The Let's Play Archive

Civilization 2

by Melth

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Original Thread: God-Emperor of Romankind: Civilization 2 Deity Difficulty Run

If you liked this LP, you might also like Fire Emblem: Blazing Sword by Melth, Monster Rancher by Mr. Swoon and Persona 3 by Schildkrote


About This Series:

Civilization is a series of turn-based strategy games, many of them developed by Sid Meier. The first one (Sid Meier’s Civilization) more or less created the entire 4X (eXplore, eXpand, eXploit, eXterminate) genre of strategy games.

Typically the focus of the Civilization series is on massive, individual singleplayer games rather than on any sort of campaign or on multiplayer. One starts by founding a single city somewhere in a randomly generated world around 4000 BC and then controls every aspect of that nascent civilization’s growth and development (from technological progress to government type to what sorts of buildings or wonders of the world are built to irrigation and road-building to which resources are exploited to diplomacy with all other civilizations in the world to military campaigns) up to the year 2000 AD or so. As a general rule, games in this series are known for convoluted mechanics, deep strategy and tactics that allow a variety of playstyles, and for taking a very long time to win.

Later games in the series added more and more features and mechanics to an already extremely complex game, although I’ve heard that Civilization 5 was a controversial simplification.

About This Game:

Despite Sid Meier being relatively uninvolved with developing it, Civilization 2 is generally more similar to Civilization 1 than to Civ 3 or the later titles. It might even be fair to describe it as more a remake or improvement than a sequel. Since I’m not fond of many of the later additions to the series (like culture victories, different national strengths and weaknesses, great people, etc.), this one is my favorite.

It’s probably not coincidence that it’s the first one I played. I got Civ 2 when it was already at least a decade old as an extra packaged with a game I actually wanted.

It came without an instruction manual (and the in-game help is incomplete, badly organized, often wrong, and generally unhelpful), so I had to figure out an extraordinarily complicated game by experiment, intuition, and trial-and-error. It took me four hours to even learn I could move troops diagonally, which was handy because some enemy cities and units are completely inaccessible without doing that. A fantastic experience. One of the most fun, engaging, and unique strategy games I’d ever played.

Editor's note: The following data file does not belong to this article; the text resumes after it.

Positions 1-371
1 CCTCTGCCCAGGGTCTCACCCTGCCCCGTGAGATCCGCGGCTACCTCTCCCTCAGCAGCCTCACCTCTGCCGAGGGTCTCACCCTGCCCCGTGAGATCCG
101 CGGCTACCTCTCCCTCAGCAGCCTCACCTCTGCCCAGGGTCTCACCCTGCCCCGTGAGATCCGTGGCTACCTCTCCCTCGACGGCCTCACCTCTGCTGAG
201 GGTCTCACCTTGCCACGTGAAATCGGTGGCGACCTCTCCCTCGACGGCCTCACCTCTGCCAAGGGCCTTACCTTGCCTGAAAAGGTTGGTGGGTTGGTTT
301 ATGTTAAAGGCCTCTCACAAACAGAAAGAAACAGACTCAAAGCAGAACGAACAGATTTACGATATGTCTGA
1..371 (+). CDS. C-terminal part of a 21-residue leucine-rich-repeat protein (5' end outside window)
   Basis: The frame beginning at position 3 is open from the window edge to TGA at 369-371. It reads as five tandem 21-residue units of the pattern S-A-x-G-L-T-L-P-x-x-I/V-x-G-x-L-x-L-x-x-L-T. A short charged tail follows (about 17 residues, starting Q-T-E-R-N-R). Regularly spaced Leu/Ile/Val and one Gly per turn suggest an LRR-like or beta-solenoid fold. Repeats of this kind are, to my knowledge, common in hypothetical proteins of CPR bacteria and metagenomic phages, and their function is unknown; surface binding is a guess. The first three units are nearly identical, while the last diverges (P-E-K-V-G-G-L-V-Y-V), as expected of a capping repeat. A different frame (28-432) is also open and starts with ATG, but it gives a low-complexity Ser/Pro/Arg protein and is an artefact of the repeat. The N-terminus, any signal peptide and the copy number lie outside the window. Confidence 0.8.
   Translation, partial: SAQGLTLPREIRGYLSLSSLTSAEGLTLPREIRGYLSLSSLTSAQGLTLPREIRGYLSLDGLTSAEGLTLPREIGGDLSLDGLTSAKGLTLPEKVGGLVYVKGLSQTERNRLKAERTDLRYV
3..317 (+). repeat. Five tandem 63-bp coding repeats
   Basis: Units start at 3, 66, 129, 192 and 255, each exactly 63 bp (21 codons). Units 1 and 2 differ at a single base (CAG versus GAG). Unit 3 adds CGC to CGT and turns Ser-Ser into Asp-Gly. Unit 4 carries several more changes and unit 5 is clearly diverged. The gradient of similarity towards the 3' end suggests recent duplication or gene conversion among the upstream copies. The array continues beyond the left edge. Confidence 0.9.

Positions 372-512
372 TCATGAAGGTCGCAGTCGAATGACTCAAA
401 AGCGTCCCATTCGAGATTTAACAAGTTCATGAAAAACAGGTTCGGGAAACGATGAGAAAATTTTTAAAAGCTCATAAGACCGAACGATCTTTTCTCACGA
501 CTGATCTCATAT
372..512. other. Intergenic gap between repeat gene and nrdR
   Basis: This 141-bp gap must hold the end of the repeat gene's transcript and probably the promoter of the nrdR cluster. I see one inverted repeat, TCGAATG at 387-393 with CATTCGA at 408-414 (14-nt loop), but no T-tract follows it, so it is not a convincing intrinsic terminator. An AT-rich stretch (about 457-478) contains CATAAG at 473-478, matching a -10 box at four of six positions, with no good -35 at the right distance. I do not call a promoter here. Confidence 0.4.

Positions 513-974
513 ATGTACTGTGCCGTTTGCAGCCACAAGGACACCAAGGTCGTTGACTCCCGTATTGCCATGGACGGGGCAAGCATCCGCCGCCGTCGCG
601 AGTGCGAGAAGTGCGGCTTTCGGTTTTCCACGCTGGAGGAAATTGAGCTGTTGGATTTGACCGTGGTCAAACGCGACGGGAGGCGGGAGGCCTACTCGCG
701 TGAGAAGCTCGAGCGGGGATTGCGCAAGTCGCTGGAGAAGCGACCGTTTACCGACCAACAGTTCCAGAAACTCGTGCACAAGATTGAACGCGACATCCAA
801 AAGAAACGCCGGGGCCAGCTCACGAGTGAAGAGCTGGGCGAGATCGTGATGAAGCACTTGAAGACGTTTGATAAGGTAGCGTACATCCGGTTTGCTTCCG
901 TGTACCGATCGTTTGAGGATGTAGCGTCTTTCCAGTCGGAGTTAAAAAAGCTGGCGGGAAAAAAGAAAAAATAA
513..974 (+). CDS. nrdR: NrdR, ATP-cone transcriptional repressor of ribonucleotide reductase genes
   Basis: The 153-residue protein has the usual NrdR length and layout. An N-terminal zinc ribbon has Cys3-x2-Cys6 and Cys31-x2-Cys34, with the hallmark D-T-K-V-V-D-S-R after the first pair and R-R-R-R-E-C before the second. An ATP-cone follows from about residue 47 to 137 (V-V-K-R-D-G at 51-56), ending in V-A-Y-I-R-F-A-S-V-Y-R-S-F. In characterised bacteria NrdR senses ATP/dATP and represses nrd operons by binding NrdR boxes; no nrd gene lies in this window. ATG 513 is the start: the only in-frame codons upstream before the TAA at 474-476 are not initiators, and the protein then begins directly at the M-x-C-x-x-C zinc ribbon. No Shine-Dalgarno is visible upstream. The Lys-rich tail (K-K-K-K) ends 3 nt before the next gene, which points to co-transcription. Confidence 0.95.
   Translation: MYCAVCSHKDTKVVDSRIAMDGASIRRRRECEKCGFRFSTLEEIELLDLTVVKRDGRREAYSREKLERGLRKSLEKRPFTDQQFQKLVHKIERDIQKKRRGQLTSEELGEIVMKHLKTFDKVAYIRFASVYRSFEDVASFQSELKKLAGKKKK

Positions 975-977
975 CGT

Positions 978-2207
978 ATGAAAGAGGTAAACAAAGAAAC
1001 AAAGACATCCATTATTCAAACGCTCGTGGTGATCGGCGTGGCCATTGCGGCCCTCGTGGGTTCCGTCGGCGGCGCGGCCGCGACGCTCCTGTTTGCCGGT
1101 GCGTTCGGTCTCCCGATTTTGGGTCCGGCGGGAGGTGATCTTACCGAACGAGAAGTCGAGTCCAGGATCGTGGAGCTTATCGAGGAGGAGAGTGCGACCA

Now that I’ve played through it many times and become very knowledgeable about the details of the game’s mechanics (and several other games in the series), the initial excitement has worn off. I can see now that Civ 2 has many flaws. To name just a few: victory is in the bag 6 hours before it ends, random start position is critically important, and the highest difficulties are full of unpleasant nuisances.

Still, I think it’s a very interesting game and at least the first few hours can be a lot of fun. And the highest difficulties can present a tremendous challenge even to a fairly experienced player.

About this LP:

I’ll be playing the Multiplayer Gold Edition of Civ 2 since that’s the only version I have that works on a modern computer. One complaint about the MGE is that the AI was changed to be more or less permanently hostile, whereas in the original game negotiations with AI countries were often a key part of gameplay. My version is modded to restore the original AI, so despite being MGE this game will actually play mostly like vanilla Civ 2.

Unlike my previous LPs of Fire Emblem: Blazing Sword and Fire Emblem: Binding Blade, this is obviously not an LP of a Fire Emblem game. There won’t be a story or art or characters to examine.

However, like those LPs, I’ll be doing challenge runs on the hardest possible settings and demonstrating my fractactical genius by winning anyway. The first game will be Deity (max) difficulty, small world, maximum # of barbarians, maximum # of enemy civilizations. I'll employ my preferred, general-purpose strategies and try to secure an elegant and efficient win, but I'll focus more on introducing the basics of the game and the principles of high-level play than on winning as big as possible.